Percutaneous cholecystostomy (PC) has been proposed as a method of biliary decompression in critically ill patients with acute cholecystitis. We evaluated the efficacy of PC in this setting. The charts of 33 critically ill patients (mean age 52, range 5-87) who underwent PC for suspected acute cholecystitis were retrospectively examined. Univariate analysis was performed to identify which patients might benefit from PC. PC was technically successful in all patients with no direct mortality or major complications. Failure to improve within 24 hours was associated with increased mortality (P = 0.02). A total of 22/33 patients improved, 17/33 survived, and 8/33 required surgery. PC delayed definitive operation in two patients. Cholelithiasis was associated with surgical intervention (P = 0.01) but not increased mortality. Favorable prognosticators for survival included gallbladder dilatation (P = 0.01), pericholecystic fluid (P = 0.01), and absence of a pulmonary artery catheter (P = 0.02). Predictors of improvement included gallbladder nonvisualization on hepatobiliary scan (P = 0.047), positive bile cultures (P = 0.017), and initial drainage of ≤ 100 cc (P = 0.009). Age, laboratory data, the use of total parenteral nutrition, and intubation did not predict outcome. Nine positive bile cultures prompted antibiotic changes in five cases. Finally, PC was less expensive than open cholecystostomy ($1620 versus $3155). PC is a safe, cost-effective, minimally invasive procedure that has diagnostic and therapeutic value in critically ill patients with acute cholecystitis. The involvement of a general surgeon is important to ensure that those patients who do not improve within 24 hours receive early surgical intervention and to provide long-term definitive care for those patients with cholelithiasis.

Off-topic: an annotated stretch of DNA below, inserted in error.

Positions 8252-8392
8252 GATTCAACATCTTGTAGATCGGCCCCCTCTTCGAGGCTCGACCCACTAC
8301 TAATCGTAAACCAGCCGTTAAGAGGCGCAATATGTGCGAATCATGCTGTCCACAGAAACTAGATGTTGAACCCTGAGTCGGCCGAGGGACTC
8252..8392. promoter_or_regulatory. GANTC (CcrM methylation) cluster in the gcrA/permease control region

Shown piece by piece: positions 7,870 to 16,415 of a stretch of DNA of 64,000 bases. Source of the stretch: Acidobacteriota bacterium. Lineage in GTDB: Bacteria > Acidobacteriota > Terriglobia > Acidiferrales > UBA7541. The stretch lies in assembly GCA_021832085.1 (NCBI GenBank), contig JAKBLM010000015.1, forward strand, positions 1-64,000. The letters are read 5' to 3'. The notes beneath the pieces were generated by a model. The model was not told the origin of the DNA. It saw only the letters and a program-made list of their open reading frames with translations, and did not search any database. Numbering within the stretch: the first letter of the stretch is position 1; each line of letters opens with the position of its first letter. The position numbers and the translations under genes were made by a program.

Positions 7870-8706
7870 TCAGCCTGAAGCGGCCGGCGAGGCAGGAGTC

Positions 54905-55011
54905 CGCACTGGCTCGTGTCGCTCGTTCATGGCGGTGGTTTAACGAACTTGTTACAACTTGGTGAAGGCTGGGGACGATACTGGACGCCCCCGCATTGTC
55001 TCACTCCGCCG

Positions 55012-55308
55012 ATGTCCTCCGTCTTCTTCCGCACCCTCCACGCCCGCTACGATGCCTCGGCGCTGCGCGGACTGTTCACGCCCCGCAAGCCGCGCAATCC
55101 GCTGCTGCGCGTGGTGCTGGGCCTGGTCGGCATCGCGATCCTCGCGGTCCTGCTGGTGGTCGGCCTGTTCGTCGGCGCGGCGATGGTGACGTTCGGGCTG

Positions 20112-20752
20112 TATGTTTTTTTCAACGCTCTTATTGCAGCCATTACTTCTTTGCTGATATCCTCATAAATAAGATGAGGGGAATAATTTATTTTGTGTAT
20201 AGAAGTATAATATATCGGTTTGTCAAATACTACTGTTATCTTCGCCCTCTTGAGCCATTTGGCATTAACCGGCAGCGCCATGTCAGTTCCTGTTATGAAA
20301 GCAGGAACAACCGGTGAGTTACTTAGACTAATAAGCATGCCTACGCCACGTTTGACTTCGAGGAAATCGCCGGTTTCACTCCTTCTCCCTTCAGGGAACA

|Original language||English (US)|
|Number of pages||7|
|Publication status||Published - Apr 1 1996|
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